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Researching Agents: 4 Steps for Identifying & Connecting with the Right Literary Agents

Researching literary agents feels daunting, but so is writing a book! And you’ve already done that. You definitely can create a list of agents who should be a good fit for your work. Here's  how.

by Leslie Zampetti

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You’ve written a book. Revised and polished it with the help of your critique group. Composed the perfect query letter. Now it’s time to send it off to every agent open to queries, right?

Wrong.

Sending your query blindly is like playing pin-the-tail on the donkey. You might get lucky and get a request or two, but more likely you’re just going to get rejections.

Do your homework first.

Create a list of agents who seem like a good fit; this increases your chances of getting requests to see at least part of your manuscript. And increases your chances of getting an agent to offer you a request for revision or helpful feedback – or even better, representation.

Researching literary agents feels daunting, but so is writing a book! And you’ve already done that. You definitely can create a list of agents who should be a good fit for your work. Here's how.

1. Identify your genre and category.

First, determine the genre and category of your manuscript. Easy! You should have already done this for your query letter. Keep it simple: pick one genre (two at most) and one age category. Your manuscript may cross over genres or audiences, but that’s for another time. For example, “TITLE is adult paranormal romance.”

2. Choose your resources.

Next, determine which resources you’ll use. There are many excellent directories and guides to find agents, both online and in print. The best, most current ones will require a paid subscription. Can’t afford a subscription? Check with your local library. Most will have access to at least some of these resources for free. (If you do choose to use print resources, make sure you use the most recent version.)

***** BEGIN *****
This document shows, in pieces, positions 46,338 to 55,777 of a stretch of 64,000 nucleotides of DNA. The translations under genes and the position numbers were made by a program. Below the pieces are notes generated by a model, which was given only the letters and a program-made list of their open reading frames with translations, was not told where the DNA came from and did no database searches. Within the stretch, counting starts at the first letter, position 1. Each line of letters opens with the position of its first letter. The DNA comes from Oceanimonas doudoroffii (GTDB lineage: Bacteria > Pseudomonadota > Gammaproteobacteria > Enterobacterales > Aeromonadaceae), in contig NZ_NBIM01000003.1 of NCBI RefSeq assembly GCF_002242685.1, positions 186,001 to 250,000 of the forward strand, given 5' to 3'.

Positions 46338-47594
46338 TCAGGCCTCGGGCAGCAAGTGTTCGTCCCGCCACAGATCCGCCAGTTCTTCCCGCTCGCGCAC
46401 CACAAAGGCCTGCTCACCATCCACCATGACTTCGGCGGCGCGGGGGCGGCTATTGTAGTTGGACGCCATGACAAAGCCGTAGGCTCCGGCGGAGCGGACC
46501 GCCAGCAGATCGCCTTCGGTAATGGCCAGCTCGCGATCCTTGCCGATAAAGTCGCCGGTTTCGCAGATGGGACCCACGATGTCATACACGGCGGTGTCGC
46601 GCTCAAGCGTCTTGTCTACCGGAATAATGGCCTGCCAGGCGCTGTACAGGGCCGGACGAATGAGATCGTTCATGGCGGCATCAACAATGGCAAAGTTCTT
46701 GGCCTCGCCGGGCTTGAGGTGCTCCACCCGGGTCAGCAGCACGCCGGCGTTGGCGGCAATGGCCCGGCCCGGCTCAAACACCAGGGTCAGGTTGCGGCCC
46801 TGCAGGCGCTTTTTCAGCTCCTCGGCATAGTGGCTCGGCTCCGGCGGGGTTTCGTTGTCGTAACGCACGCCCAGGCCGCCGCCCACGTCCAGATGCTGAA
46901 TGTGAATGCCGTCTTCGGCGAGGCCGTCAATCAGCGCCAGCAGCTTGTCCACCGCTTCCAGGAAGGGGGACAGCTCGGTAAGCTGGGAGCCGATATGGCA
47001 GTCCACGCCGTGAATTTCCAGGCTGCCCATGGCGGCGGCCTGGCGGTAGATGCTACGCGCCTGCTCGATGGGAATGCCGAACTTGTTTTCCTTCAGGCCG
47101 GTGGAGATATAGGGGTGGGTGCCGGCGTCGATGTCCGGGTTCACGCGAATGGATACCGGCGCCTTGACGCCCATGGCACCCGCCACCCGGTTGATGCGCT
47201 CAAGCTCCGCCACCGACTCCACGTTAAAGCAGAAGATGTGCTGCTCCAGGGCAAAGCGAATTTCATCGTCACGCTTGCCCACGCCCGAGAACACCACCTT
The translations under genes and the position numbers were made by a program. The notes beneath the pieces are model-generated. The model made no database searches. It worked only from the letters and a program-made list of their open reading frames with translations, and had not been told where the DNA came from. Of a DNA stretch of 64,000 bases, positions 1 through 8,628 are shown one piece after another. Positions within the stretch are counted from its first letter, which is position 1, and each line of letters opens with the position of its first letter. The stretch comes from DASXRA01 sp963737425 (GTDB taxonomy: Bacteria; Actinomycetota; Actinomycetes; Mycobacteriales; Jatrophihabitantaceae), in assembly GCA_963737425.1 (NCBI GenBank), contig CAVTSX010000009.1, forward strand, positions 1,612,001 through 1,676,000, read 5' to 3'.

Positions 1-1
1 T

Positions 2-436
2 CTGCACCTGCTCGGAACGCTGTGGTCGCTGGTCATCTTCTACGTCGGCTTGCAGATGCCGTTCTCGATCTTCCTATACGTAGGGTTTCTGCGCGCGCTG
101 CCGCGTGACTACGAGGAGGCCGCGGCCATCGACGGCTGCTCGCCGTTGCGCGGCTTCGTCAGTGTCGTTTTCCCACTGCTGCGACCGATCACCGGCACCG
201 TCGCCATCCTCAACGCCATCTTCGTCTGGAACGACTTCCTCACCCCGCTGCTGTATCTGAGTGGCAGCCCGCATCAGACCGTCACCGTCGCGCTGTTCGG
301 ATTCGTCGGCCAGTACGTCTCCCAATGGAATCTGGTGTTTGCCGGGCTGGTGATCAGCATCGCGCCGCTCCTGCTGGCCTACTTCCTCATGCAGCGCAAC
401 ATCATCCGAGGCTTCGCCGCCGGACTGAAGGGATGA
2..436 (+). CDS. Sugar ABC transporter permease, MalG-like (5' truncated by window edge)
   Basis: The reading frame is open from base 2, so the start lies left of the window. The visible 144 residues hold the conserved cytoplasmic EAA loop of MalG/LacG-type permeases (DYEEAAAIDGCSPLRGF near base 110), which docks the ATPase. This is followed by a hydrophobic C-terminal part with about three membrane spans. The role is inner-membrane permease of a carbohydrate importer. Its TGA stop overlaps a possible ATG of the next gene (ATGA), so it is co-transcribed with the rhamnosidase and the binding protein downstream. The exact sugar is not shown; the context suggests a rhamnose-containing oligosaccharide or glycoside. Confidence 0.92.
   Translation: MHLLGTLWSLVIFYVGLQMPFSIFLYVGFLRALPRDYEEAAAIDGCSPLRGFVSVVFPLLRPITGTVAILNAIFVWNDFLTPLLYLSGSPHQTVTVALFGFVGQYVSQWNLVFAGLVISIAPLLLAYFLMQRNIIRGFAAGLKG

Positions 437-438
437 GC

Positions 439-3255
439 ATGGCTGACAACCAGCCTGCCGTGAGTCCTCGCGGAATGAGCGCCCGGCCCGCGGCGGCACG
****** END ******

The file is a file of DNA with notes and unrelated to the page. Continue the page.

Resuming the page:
Some of the best resources:

There are many other directories of literary agents out there. Other good sources are agent bios for conferences, pitch slams, and query contests. And one underused resource is available in your favorite books: check the acknowledgments. Your focus should be on what the agent represents and less on what deals they’ve made at this stage.

Join us at the Agent One-on-One: First Ten Pages, an online boot camp by literary agents that combines instruction on writing effective queries and opening pages with personalized critiques.

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3. Make sure the agent is a good fit.

Third, verify that the agent represents the genre and category of your manuscript. Directories can be broad, and agents usually have specific tastes. For example, an agent may represent urban fantasy but not epic fantasy, or adult sci-fi but not YA sci-fi. Check the agency’s website for an agent’s profile, search for interviews under their name, and look at their social media profile, if they have one. Not being on Twitter or Facebook doesn’t mean the agent isn’t a good agent; it just means they don’t use social media.

While you’re verifying the agent’s preferences, you should also verify that they are legitimate. Do they work for the agency they claim to? Who do they represent? Publishers Marketplace is an excellent resource for this, but you should be aware many reputable agents do not always report all their deals (and new agents may have deals that haven’t been reported yet). Another excellent resource is the AAR website. If an agent isn’t listed in either of these resources, at least verify that the agency they work for is listed.

4. Tailor your query to that agent by learning more about them.

Finally, target your query. Liked an interview with them? Say so. Enjoy their podcast? Say so. Found out they’re looking for a YA epic fantasy about twin princesses dueling to the death on Manuscript WishList, and that’s a perfect match? Say so. But if you don’t find specific information, don’t worry. Save your query space for information about your manuscript.

Once you’ve made your list, follow the agents on social media. This not only gives you a sense of what they’re looking for, but also who they are. Will you enjoy working with them? You need to trust, like, and communicate well with each other. Know what you want from your agent: some are hands-on and editorial, some are not. Some negotiate foreign and film rights in-house at their agency, some partner with other agents to do so. Newer agents have fewer clients and sales, but they often have more time to invest in you than an established agent with lots of high-profile clients.

Now you’re ready to send off those queries!

About Leslie Zampetti

Leslie joined Dunham Literary in June 2016. Previously, she was an intern for The Bent Agency. A former librarian with over 20 years’ experience in special, public, and school libraries, Leslie has cataloged rocket launch videos and Lego rocket ship models, presented SEC documents and story times, and negotiated with organizations from Lexis-Nexis to the PTA. Her experience as a librarian has given her a distinct perspective on publishing and readers. A writer herself, Leslie is very familiar with querying from both sides of the desk. Leslie graduated from Wake Forest University with a degree in English and has a Master’s of Library and Information Science degree from the University of North Carolina at Greensboro.

For information on what she’s seeking, see http://www.dunhamlit.com. You can follow her on Twitter @leslie_zampetti

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